Outstanding inquests for a series of contentious Troubles killings could take decades to hear unless radical changes are made to the current legal process, a senior police commander has warned.
PSNI Deputy Chief Constable Drew Harris made the stark prediction ahead of a major review exercise of the 56 legacy cases still in the system, almost half of which date back more than 40 years.
Mr Harris, who granted rare access to the police's secure murder file archive to illustrate the challenge of handling millions of historic case papers, said it was "almost impossible" to put a time-frame on completion.
"You are talking in decades really, not in years," he said.
Northern Ireland's Lord Chief Justice, Sir Declan Morgan, has asked one of his senior judges to preside over an intensive two-week long schedule of individual hearings to establish why progress has been painfully slow to date.
The 56 cases include killings carried out by both paramilitaries and security forces - many involve claims of collusion or state wrongdoing.
High-profile Troubles incidents such as the Ballymurphy shootings by the Army in 1971 and the security forces' alleged "shoot to kill" deaths in the 1980s are among those inquests yet to be heard.
Sir Declan, who took over presidency of the Coroners' Court last November, has acknowledged the system is "not fit for purpose", highlighting that only 13 legacy cases have been heard in 10 years. Only three have been heard since 2012.
A failure by politicians to sign off on proposed mechanisms to deal with Northern Ireland's toxic past means initiatives to better deal with legacy cases, including more support for the Coroners' Service, have yet to get off the ground.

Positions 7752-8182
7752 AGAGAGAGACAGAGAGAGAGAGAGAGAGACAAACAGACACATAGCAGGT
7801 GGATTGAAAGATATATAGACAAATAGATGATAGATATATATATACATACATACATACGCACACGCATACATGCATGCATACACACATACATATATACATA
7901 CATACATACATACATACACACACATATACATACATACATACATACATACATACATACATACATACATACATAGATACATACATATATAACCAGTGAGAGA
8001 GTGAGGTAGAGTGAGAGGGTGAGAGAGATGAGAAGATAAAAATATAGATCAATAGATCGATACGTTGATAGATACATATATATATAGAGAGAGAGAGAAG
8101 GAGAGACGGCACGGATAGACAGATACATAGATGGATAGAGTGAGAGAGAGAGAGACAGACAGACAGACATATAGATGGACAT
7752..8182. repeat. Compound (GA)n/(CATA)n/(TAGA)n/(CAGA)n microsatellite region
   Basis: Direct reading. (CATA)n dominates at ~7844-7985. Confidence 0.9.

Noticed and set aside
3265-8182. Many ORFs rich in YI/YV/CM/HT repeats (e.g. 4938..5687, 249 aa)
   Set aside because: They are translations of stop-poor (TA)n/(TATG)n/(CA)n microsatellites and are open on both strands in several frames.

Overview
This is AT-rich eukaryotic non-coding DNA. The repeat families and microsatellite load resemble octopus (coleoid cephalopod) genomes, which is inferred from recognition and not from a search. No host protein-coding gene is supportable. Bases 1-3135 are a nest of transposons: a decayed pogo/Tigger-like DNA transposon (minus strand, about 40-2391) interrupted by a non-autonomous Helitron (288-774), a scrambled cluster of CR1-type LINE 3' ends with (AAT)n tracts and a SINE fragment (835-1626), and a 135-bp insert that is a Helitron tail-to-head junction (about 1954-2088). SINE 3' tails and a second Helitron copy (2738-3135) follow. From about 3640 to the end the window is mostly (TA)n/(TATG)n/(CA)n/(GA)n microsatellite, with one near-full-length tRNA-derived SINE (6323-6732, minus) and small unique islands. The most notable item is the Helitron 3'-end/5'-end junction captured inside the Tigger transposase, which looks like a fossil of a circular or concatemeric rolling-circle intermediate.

One of the recurring problems besetting the current coronial approach is the length of time it takes police to disclose classified case papers to the next of kin - in some cases this security-vetting process has been ongoing for many years.
Prior to the start of the review hearings in Belfast on Monday before Lord Justice Weir, Mr Harris insisted the blame lay less with police and more with the overall approach.
In particular, he said trying to run multiple cases at once, rather than sequencing them, meant the 20-plus staff in the PSNI's Legacy Support Unit (LSU) were caught in a constant cycle of shifting from one caseload to another.
"There is no process of sequencing," he said. "It means the staff we have here, the limited numbers, are jumping from where the demand is greatest, from one case to another, without ever really finishing anything."
The LSU has so far security-vetted more than 130,000 individual pages for legacy inquests.
The unit's legally-trained staff access the files from within the eight stores of the PSNI's murder archive.
The secure climate-controlled rooms contain millions of documents, packed away in more than 22,000 boxes. The oldest murder case in storage dates back to 1952.
Mr Harris said the process of assessing each legacy inquest's cases files for potential redactions was time-consuming and arduous. The PSNI is legally obliged to carry out the redaction process on behalf of the coroner.
The commander said the PSNI was also unable to divert more resources to the task from within its dwindling front-line budget.
If political agreement is reached and additional support is given to the Coroners' Service, Mr Harris said the PSNI's LSU should also receive extra funding to help it keep pace with the improved inquest capacity.
Sir Declan has said the two-week exercise by Lord Justice Weir will provide an opportunity to consider afresh the options for dealing with outstanding legacy issues.
He has suggested one potential solution could be the establishment of a form of inquiry panel to hear all the cases, much like Northern Ireland's ongoing child abuse probe - the Historical Institutional Abuse (HIA) inquiry.
But the top judge admitted such a change of approach will only happen with political consensus.